United fans won't panic despite loss of prize pair

Manchester United have lost two of their best players in Cristiano Ronaldo and Carlos Tevez.

But there has been no hysterical reactions from fans. More new signings like Antonio Valencia would be welcomed, but there isnâÂÂt panic on the streets of Denton, Didsbury or Moss Side.

Sir Alex Ferguson has built up such a vast bank of credit that fans would look foolish if they started questioning the playing side of the club.

Ferguson had continually proved doubters wrong and the obdurate Glaswegian would gain great satisfaction from doing it again. 

United are linked with big names every day, dull agent-led talk. Papers believe it whets fansâ appetites and expectations, but such is the unreliability it merely grates.

United fans have wasted too much time in past summers fretting about whether Alan Shearer would arrive or Ronaldo would leave.

Most have learned to know better and trust the manager. He knows best and heâÂÂll bring in who he thinks is right for the club.

"Well if you're going..." 

HeâÂÂs more likely to identify young emerging talents than go for the franchise-style players Real Madrid are distorting the market for.

FergusonâÂÂs obsession is winning football matches, not pumping up expectations, creating illusions and grand egotistical projects.

Ronaldo wanted to leave, something his team mates and manager knew well. He was an outstanding talent in his six years at Old Trafford.

But like for most players from south of Marseille, Real Madrid and Barcelona have a far bigger pull than United or Liverpool, just as the two English giants have a bigger sway in Scandinavia.

RonaldoâÂÂs left one club which has had the same manager since 1986 for one which has worked through eight coaches in five years.

MadridâÂÂs new coach, Manuel Pellegrini, is top level, but he wonâÂÂt have the control of Ferguson and IâÂÂm sure Ronaldo will miss the stability and discipline which Ferguson offers.

Ronaldo will also be closer to home. Manchester to Madeira takes 10 hours allowing for the two necessary connections. From Madrid itâÂÂs half that.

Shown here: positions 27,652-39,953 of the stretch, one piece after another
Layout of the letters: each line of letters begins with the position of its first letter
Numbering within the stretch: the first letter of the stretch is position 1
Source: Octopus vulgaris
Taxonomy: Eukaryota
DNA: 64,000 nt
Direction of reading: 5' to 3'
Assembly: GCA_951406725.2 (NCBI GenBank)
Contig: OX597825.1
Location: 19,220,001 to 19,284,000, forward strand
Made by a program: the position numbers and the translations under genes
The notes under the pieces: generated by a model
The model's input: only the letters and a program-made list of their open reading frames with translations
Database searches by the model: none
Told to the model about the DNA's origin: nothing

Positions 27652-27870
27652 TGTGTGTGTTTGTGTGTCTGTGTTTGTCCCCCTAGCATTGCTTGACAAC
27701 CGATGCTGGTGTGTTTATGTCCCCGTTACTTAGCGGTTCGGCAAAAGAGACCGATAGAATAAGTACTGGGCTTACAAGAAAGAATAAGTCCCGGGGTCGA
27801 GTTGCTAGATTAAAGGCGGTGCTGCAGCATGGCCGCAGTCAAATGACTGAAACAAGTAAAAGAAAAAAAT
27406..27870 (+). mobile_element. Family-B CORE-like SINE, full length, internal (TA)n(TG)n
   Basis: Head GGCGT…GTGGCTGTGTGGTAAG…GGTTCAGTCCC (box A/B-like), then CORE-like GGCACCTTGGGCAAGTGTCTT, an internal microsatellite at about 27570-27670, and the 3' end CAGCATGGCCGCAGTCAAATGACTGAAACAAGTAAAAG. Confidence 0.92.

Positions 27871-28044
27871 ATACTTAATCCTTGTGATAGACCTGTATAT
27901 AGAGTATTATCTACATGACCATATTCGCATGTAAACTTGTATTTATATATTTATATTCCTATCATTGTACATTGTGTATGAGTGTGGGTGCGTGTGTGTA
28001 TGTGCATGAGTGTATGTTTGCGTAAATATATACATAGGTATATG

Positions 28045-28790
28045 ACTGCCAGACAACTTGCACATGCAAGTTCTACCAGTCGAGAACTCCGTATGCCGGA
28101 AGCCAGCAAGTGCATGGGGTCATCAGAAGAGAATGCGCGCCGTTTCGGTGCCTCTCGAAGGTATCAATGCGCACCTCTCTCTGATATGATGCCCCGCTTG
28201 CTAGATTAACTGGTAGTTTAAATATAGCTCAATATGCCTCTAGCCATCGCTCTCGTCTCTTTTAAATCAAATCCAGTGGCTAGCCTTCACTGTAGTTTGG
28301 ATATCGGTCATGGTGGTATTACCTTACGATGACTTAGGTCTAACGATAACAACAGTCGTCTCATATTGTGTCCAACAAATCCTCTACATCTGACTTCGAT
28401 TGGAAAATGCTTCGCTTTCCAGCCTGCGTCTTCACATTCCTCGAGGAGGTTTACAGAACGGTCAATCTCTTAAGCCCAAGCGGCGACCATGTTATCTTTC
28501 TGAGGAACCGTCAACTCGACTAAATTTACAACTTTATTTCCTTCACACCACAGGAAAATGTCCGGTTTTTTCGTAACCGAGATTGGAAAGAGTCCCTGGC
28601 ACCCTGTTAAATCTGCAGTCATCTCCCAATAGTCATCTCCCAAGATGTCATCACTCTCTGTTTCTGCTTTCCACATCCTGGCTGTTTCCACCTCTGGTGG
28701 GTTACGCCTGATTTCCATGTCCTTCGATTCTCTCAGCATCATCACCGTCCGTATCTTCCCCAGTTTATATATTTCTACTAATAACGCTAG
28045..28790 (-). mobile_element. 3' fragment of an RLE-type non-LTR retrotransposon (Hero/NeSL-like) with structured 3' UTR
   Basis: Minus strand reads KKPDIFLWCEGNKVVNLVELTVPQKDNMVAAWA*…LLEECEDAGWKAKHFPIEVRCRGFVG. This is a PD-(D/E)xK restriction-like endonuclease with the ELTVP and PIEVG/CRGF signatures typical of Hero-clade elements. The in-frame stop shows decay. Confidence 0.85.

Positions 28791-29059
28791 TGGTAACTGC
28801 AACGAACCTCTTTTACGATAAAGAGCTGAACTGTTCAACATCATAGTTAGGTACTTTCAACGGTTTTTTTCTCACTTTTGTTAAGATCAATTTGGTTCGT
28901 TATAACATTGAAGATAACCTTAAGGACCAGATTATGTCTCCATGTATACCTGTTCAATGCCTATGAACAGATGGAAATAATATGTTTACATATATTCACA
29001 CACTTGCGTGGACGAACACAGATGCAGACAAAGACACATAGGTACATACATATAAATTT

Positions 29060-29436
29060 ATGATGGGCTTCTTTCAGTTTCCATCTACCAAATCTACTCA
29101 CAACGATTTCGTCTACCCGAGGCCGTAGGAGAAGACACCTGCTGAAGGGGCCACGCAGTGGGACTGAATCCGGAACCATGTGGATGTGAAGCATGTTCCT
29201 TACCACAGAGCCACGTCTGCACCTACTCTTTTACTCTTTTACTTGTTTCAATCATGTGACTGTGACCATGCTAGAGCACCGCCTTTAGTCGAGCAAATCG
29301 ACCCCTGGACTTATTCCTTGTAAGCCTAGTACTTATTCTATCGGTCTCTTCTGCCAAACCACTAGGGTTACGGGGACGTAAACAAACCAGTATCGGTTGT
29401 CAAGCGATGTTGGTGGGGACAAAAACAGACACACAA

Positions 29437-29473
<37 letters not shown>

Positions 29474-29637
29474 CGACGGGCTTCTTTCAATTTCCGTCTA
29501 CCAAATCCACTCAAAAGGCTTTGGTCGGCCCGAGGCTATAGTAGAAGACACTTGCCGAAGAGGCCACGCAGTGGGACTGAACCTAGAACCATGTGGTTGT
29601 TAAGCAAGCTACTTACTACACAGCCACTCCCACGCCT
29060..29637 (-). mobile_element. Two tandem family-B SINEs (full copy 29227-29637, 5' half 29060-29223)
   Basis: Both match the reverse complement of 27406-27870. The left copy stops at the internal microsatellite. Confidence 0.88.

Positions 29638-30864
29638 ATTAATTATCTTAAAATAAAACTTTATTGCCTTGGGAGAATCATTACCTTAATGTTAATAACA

One significant factor about the move is that it is the first time since Mark Hughes left Old Trafford for Barcelona in 1986 that United have lost a player they wanted to keep. The first time Ferguson has lost a player he wanted to stay.

Beckham and Van Nistelrooy both left for the Bernabéu when Ferguson decided they werenâÂÂt in his plans. Ronaldo was, but what was the point of keeping a player who didnâÂÂt want to be there? 

Ronaldo also had a point when he said he wanted a fresh challenge. HeâÂÂs won everything there is to win at Old Trafford and can see great opportunities to make his mark in Madrid.

HeâÂÂs gone and Ferguson will have access to the larger part of the ã80 million fee to compensate for the rejection.

"Savour the moment Ruud... it'll be your last" 

History will remember Ronaldo as a great United player. His self-confidence could be misplaced for arrogance, his posturing pretention, but if you wanted a player to score a key goal in Rome or Oporto, he was the man.

United fans have idolised Bryan Robson, Roy Keane, David Beckham and Eric Cantona, but the wider footballing community always denied these United heroes the ultimate accolade.

Ronaldo achieved that when he was voted European Player of the Year for 2008. The Madeiran thus did something that no United player has managed since George Best 40 years ago.

WeâÂÂd be bitter not to wish him well, but itâÂÂs in Sir Alex Ferguson, not Cristiano Ronaldo, that United fans trust.

Jordi Cruyff always said that when he played for Manchester United he felt like he was the tail of an elephant. Whereas when he played at Alaves or Celta Vigo he felt like the head.

Carlos Tevez was not satisfied with being a leg which never stopped moving and kicking, so heâÂÂll move to be the arse of a big white (and laser blue) elephant. 

I liked Tevez. I interviewed him in Durban last summer and he was sound. He was UnitedâÂÂs man of the match in Moscow against Chelsea, but what matters is FergusonâÂÂs opinion.

If he doesnâÂÂt think that heâÂÂs worth the fee, he knows the market better than any supporter.

HeâÂÂs made unpopular decisions before, like selling Norman Whiteside, Paul McGrath, Paul Ince, Mark Hughes, Andrei Kanchelskis and Jaap Stam. HeâÂÂs usually been vindicated.  

Backed by a now finely honed scouting team, Ferguson has consistently identified the right talents and rebuilt United teams without anyone having the time to pause and talk about transition.   

From emerging but established players such as Patrice Evra, Anderson and Ronaldo himself, to scores of youngsters from Paul Scholes to Federico Macheda, Ferguson gets it right.

"I love it when a plan comes together" 

Others will follow and thereâÂÂs far more satisfaction in watching a player develop and thrive under Ferguson than seeing top name internationals like Juan Sebastian Veron or Laurent Blanc perform sporadically.

A Spanish friend spoke to Rafa Benitez several years ago. In private, Benitez had correctly identified a player  who he thought would become the best centre half in Europe, but Liverpool were reluctant to sanction the funds to buy him.

He was called Nemanja Vidic.

ItâÂÂs in that market, not the tabloid market, which Ferguson will be currently working hard.


FourFourTwo.com: More to read...
Confessions of a Correspondent home
Blogs home 
Latest England news
News home
Interviews home
Forums home
FourFourTwo.com home


Thank you for reading 5 articles this month* Join now for unlimited access

Enjoy your first month for just £1 / $1 / €1

*Read 5 free articles per month without a subscription

Join now for unlimited access

Try first month for just £1 / $1 / €1